A new analysis by researchers at the University of Surrey and Lund University describes two primary types of business travelers—those who embrace business travel and those who struggle with it. The report emphasizes that organizations must take steps to cut down on such travel, where possible.
Business travel is one of those things that you really cotton to—or you don’t.
That’s a key finding from a recent study from the University of Surrey and Lund University, which is a follow-up to a report by the researchers in 2015 on the impact of hypermobility.
For the new paper, “The Dark Side of Business Travel: A Media Comments analysis,” the researchers focused on comments made by travelers in response to the first paper, which drew much media interest and discussion. The researchers characterized the responses under two categories:
The flourishing hypermobile: A person who embraces being a frequent flier, making it a direct part of his or her happiness and overall identity. These individuals, if they do have problems with frequent travel, either deny the negative elements or have figured out ways to minimize their issues with the transit.
The floundering hypermobile: A person who considers frequent flying as a key reason for psychological distress, leading to a fragmented identity and other personal issues. These businesspeople often are looking for ways to cut down on their travel but aren’t sure if it’s possible, considering their employer.
The report says that overall, travelers want to reduce the amount of travel they do but are often unsure of how much power they have to do so. The authors say the onus is on employers to find ways to cut back on or limit the amount of travel their employees undertake.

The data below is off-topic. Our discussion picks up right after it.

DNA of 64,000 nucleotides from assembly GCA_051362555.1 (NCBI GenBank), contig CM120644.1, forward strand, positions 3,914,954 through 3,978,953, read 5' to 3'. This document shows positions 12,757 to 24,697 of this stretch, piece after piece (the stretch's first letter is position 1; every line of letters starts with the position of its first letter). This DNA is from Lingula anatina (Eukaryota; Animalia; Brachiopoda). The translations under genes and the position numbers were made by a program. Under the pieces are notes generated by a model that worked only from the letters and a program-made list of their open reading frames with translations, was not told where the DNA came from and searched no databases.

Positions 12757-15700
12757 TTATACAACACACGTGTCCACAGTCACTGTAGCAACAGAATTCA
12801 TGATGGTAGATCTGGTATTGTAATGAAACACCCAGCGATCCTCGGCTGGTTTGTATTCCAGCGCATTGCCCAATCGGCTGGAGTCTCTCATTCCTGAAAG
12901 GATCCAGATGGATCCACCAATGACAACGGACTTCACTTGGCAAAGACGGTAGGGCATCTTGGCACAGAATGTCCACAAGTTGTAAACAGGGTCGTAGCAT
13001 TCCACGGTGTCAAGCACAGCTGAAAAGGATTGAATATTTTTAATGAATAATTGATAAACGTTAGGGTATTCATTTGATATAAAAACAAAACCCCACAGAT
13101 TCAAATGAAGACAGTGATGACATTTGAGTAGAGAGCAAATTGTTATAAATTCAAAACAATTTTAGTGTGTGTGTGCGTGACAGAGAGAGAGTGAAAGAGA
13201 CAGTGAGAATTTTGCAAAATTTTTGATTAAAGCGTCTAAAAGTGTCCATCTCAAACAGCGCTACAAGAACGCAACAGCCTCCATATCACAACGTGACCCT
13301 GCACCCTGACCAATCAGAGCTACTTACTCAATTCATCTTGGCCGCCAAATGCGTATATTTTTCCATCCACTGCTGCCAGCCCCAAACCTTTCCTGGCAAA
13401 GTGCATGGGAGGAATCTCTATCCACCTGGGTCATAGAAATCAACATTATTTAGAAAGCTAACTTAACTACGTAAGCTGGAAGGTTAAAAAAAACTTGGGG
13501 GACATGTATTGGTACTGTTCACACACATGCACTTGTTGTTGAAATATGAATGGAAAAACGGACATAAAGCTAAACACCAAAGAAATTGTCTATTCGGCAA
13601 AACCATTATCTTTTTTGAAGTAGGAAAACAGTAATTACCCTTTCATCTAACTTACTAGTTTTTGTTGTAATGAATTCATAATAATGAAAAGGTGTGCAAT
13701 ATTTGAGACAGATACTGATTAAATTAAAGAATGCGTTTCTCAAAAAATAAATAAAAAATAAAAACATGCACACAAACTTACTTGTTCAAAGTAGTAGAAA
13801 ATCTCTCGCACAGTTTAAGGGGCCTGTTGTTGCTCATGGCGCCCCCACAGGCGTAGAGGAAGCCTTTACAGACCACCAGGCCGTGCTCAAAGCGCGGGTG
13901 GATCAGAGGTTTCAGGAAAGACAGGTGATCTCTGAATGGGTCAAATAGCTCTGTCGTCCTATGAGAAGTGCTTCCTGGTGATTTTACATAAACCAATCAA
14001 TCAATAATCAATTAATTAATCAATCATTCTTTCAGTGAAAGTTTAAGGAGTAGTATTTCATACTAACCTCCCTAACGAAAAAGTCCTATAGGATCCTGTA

The paper recommends an analysis of human resource management practices along with strategic discussions on how to improve the situation, which the paper says “has the potential to create co-benefits for occupational health and well-being and environmental sustainability.”
Surrey University’s Dr. Scott Cohen, the lead author, suggested that legal problems could arise in the coming years if the issues of work-life balance inherent with business travel weren’t addressed.
“In the next 10–15 years it is very possible that we will see lawsuits being brought against companies who don’t take actions to help reduce their employees’ business travel,” Cohen explained in a news release. “As this paper concludes, business travel reductions for individuals are unlikely to take place unless they are driven top down by a Human Resources department with a clearly defined well-being strategy for corporate travel.”